A Yeshiva student is on TV right now and telling how he was in the Bais Medrish on top of the Library when he heard the shots. He grabbed his rifle and climbed onto the roof of the Bais Medrish and looked down into the library, where he saw the gunman. He waited until he could get a better shot at the gunman, but he disappeared.
The gunman was using a Kalishnikov automatic rifle. The Yeshiva student blamed Peres and Olmert for providing these guns to the terrorists.
He said "Kol Hakovod" for providing terrorists with the weapons they just used to murder innocent Yeshiva students learning.
The library was filled with Hesder students, Yeshiva students from other Yeshivot and other frum students learning and studying.
More to come
We got home a few minutes ago from a lovely evening at the gym and Pidgeon turned on the TV to see the latest news. Two terrorists entered Mercaz HaRav, a Yeshiva at the entrance to the City of Jerusalem, and we watch as they tally up the dead. Right now, there are at least 8 fatalities in and around the Yeshiva. Some students managed to make their way to the Miklat (sealed room) to avoid the terrorists, others were not as lucky. There are more than 36 injured at this point and the ambulances are idling as they wait for what the Journalists are reporting will be more fatalities and not injuries.
Apparently, they managed to kill one of the terrorists but reports are sketchy as to what's the status with the second terrorist. It seems to me that the second terrorist is at large in the Jerusalem area.
Parents are lining up around the Yeshiva in droves, some we see are anxiously trying to get their child on the cell phone. The situation right now is that we don't know what the age group of the fatalities are as there are two Yeshivot back to back. There is a Yeshiva for Hezder students - those who learn and do army - and then there is the High School. We're talking about boys ranging in age from 13 - 35.
We are appalled and upset and angry by the situation. We have been discussing how terrible it is that it's Rosh Chodesh Adar Bet and there will be at least 8 sets of parents sitting Shiva when they should be the most joyous this year.
The police and Army are still trying to clear each and every room of the Yeshiva. They don't know what is worse - finding the second terrorist - or discovering more bodies.
We watch and wait, and daven for those who lost their lives and the families who love them.
Will update more as more news becomes available. Obviously, I'm glues to the TV set and cooking for Shabbos has been completely abandoned.
This is the scariest thing I've encountered since moving to Israel and we fear that this is g-d forbid, just the beginning.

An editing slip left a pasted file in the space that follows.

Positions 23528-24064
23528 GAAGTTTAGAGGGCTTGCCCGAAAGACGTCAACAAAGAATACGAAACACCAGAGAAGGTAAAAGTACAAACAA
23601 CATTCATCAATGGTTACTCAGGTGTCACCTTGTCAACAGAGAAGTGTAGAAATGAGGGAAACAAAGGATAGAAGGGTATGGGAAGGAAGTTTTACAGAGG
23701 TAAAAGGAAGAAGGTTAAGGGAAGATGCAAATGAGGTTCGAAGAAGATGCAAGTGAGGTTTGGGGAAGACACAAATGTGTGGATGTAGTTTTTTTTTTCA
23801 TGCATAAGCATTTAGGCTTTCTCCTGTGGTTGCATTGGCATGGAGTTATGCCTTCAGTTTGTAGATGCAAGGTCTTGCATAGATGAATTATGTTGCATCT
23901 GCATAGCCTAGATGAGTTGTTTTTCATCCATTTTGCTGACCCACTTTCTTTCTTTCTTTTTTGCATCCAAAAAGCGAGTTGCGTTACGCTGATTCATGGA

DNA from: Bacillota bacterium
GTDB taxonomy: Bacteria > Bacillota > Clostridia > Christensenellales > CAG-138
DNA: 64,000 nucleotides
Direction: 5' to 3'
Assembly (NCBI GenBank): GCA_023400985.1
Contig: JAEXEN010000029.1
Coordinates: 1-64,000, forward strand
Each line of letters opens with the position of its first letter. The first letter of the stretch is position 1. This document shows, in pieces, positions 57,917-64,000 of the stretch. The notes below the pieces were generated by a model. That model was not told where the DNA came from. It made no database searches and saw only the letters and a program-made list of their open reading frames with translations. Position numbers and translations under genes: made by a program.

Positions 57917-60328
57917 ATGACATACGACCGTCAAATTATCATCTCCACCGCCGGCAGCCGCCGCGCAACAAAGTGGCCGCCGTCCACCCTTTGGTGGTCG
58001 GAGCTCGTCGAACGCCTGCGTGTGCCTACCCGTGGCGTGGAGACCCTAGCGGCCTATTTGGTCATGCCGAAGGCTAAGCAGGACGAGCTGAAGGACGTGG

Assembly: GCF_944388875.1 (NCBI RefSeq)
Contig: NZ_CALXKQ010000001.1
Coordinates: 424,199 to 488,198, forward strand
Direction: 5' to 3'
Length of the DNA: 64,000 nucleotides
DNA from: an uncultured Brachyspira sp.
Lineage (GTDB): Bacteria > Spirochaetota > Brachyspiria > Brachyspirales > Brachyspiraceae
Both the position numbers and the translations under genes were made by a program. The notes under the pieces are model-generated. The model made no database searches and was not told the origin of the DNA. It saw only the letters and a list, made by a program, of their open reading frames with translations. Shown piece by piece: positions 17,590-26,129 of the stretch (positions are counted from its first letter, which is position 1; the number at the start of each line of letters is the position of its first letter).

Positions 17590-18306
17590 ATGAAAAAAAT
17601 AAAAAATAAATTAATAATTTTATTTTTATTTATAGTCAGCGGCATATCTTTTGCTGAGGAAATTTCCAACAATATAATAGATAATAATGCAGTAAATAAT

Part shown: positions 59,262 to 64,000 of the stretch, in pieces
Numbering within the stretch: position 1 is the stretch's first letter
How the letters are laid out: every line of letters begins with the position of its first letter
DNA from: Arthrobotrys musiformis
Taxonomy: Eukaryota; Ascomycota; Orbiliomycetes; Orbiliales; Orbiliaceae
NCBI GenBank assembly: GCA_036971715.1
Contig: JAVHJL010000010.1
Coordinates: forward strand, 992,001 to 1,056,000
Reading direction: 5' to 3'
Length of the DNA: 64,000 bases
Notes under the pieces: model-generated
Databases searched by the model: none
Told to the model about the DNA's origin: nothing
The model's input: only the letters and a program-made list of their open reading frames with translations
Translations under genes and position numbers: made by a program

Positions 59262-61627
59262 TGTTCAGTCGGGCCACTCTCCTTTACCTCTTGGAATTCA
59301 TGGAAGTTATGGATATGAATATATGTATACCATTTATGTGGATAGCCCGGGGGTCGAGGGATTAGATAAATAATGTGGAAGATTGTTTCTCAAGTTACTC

We are entertaining this Shabbos and as my chicken's roast, I decided to take a quick break. Yesterday, Pidgeon and I went food shopping so I can cook for the weekend. Well, I have no idea how this happened, but we spent over 1,000 shekel! I was shocked when I saw the check out screen and was just so surprised that we overspent. I didn't think switching my Aloe Vera brand of toilet paper for the SuperSol brand would have made a difference, but apparently I was really wrong.
So, when we got back to our apartment, I looked through my menu and realized the reason the bill was so high. We bought a ridiculous amount of meat and poultry. I'm making a grilled steak salad, so we picked up 2 steaks (frozen). I'm making a macaroni and meat for Shabbos lunch so I had to buy a kilo of ground beef (also frozen) and then I'm making sweet and sour meatballs for Friday night so I had to buy 2 addition kilos of ground beef. Add to that chicken and shnitzel to feed 6 adults and 3 children, and some of the other ingredients needed for the weekend, and you've got a heavy bill. I have no idea how we're going to pay for all this food, but I really believe that when it comes to spending on food for Shabbos, G-d somehow makes sure we have enough to spend. At least, that's what I'm hoping.
Pidgeon is in the middle of his last exam and I'm halfway through my food cooking. I already made the cauliflower and corn kugels, the asian 5-spice chicken and the cinnamon chicken is in the oven, and I'm just waiting a bit more for my beef to defrost so I can get started on both the macaroni and meat and the meatballs. Our cleaning lady is on her way too, so I'm hoping to finish up in the kitchen so she can get in there and do a thorough cleaning. I really want to go to the gym with Pidgeon tonight, so I'm hoping to get enough done today so I don't have to spend the entire day tomorrow in the kitchen.
Meanwhile, we're gearing up for the Sharaf/Heatwave that's expected to his this Country over the weekend. The news is reporting temperatures on Shabbos to be around 25C, which is approximately really freaking hot for March in Farenheit. And, of course, we have no air conditioning because it's part of the heating unit that has been busted for 7 weeks now. Well, we called our weekend company and gave them an out if they didn't want to come for the weekend. But, since they don't have AC in their apartment all year round, were more than happy to still come for Shabbos. That was nice to hear, how I'm going to deal with the heat will be a completely different story :)